Governor Deval Patrick said today that he would veto the $500 million transportation finance bill proposed by State House legislators earlier this week.
The bill, which would use gas, tobacco, and business-related taxes to increase funding for transportation needs, was significantly more modest than a proposal Patrick made in January that called for major investments in new transportation projects.
Patrick said that if legislators make no changes to the bill and pass it in a vote on Monday, he would not approve it.
“If it comes to me in the current form … I’m going to have to veto it,” Patrick said. “That’s not a surprise.”
In a 35-minute press conference, Patrick provided a long list of his objections to legislator’s bill, saying that he believes their plan will prompt steep MBTA fare increases in coming years, decaying roads and bridges, and a diminished quality of public transit throughout the region.
“This is a return to an old way of doing business,” Patrick said. “It’s the same short-term fiscal shell game that got us the Big Dig and the mess that followed.”
“From what we can tell, everybody pays more and gets less,” Patrick said. He said later, “I cannot support another effort to kick the can down the road.”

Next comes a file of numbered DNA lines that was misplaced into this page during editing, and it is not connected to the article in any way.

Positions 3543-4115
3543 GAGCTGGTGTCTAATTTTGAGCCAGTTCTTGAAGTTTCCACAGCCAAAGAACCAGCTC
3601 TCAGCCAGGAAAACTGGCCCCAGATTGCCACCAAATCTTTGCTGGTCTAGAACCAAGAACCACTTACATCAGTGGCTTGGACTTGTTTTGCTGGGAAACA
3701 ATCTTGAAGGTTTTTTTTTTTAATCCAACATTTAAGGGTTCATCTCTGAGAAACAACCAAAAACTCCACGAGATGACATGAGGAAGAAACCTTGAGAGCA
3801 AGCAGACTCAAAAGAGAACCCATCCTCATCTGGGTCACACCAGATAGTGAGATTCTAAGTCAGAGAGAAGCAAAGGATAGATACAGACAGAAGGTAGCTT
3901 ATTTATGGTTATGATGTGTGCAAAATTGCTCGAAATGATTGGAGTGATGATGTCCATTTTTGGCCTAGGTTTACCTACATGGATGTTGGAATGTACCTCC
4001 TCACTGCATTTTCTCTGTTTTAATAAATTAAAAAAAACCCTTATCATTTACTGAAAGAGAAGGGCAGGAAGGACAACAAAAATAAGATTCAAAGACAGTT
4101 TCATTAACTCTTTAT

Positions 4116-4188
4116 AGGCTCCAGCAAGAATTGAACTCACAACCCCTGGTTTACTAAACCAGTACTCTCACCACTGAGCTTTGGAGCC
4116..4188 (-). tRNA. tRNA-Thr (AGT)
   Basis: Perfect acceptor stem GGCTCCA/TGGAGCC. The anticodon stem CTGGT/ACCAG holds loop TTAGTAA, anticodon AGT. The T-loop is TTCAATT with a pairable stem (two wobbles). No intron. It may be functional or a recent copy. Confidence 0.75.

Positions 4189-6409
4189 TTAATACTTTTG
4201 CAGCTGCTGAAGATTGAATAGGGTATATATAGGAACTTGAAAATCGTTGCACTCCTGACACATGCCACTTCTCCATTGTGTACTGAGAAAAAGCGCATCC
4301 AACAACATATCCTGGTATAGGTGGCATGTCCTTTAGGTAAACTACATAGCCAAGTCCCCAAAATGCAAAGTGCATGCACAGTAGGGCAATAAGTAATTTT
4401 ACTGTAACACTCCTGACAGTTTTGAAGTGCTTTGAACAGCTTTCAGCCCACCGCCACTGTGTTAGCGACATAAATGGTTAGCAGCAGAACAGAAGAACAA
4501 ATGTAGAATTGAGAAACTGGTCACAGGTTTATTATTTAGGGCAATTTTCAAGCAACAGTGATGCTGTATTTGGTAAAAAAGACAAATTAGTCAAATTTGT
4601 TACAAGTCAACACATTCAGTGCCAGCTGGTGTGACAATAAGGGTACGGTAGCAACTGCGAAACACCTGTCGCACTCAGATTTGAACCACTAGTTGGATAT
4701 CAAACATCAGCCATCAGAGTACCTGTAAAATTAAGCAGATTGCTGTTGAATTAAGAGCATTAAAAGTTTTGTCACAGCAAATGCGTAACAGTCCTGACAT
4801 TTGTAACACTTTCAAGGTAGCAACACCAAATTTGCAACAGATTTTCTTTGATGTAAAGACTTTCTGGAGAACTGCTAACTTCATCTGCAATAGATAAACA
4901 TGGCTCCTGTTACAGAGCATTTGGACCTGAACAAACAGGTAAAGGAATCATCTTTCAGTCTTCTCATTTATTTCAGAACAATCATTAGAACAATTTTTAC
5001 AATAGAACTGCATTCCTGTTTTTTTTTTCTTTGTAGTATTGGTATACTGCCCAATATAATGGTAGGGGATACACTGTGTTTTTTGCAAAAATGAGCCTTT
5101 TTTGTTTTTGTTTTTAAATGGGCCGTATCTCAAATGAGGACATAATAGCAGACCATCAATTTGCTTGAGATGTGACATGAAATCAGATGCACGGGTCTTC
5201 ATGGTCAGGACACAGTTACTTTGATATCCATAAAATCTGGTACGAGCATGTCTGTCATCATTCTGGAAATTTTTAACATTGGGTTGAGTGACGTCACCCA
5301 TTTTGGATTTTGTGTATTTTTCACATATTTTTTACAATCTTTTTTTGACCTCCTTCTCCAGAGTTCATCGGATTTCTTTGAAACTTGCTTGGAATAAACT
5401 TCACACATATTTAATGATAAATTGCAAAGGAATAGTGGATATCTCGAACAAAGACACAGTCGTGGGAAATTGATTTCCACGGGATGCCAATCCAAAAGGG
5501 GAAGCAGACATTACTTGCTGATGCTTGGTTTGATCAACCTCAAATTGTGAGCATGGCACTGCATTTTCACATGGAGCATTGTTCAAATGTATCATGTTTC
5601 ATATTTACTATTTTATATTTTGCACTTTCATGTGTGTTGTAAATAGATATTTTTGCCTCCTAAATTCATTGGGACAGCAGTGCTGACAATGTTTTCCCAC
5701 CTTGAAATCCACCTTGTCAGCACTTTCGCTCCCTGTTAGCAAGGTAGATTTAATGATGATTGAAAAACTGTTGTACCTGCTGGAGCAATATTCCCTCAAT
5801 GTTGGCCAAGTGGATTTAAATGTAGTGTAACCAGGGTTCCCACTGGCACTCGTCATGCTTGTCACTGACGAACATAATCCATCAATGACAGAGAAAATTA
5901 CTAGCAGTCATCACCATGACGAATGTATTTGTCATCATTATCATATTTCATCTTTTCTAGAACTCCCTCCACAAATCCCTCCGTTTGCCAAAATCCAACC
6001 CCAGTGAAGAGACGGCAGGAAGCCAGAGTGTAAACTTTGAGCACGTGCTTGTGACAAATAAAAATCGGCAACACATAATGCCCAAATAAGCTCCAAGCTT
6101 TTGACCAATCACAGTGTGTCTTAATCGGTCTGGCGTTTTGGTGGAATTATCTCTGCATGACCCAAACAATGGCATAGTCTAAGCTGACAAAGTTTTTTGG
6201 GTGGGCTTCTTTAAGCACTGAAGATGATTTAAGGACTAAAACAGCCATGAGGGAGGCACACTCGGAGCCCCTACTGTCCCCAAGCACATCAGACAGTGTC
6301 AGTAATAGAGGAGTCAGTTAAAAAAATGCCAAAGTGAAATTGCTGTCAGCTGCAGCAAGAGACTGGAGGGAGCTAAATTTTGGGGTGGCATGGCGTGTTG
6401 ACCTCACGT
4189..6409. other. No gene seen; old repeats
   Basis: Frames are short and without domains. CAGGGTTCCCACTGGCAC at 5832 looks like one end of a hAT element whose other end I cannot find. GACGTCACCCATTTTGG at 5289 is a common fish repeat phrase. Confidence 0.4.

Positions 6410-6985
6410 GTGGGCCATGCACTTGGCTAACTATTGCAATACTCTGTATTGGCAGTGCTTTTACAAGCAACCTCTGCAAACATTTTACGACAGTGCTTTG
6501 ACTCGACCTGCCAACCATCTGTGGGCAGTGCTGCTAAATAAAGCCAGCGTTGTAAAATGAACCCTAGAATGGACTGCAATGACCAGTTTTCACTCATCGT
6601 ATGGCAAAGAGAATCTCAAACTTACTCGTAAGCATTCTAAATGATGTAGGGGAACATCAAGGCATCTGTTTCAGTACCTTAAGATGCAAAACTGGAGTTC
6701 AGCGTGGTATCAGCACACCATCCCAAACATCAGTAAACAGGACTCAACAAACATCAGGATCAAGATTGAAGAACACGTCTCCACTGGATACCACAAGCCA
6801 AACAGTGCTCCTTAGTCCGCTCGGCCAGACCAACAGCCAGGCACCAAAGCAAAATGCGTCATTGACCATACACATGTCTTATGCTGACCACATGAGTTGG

Patrick said he was not certain that there would be enough votes in the House and Senate to prevent legislators from overruling his veto.
But, he said, he’s hoping there will an opportunity for more compromise in coming days.
Responding to Patrick’s comments, House Speaker Robert A. DeLeo held firm. The House-Senate plan, he said, would create less of a financial burden on the middle class and prevent a downgrade of the state’s credit rating.
“I think arithmetic will show that our plan is more responsive to the needs of the middle class,” DeLeo said. “It’s not the House and the Senate plan that’s talking about the increase in the income tax.”
DeLeo said he could not say whether the legislature would have enough votes to override a veto by the governor.
“We’ll see Monday when we debate,” DeLeo said.
DeLeo added that he disagrees with Patrick’s pronouncement that the legislators’ funding plan would prompt steeper MBTA fare hikes.
“There’s no need to raise fares,” DeLeo said. “I can’t say forever, no one could ever say forever… This plan provides for sufficient revenue to address the issue at the T. There’s some $500 million in this plan, I believe the T’s shortfall is somewhere around $125 million. I think that adds up.”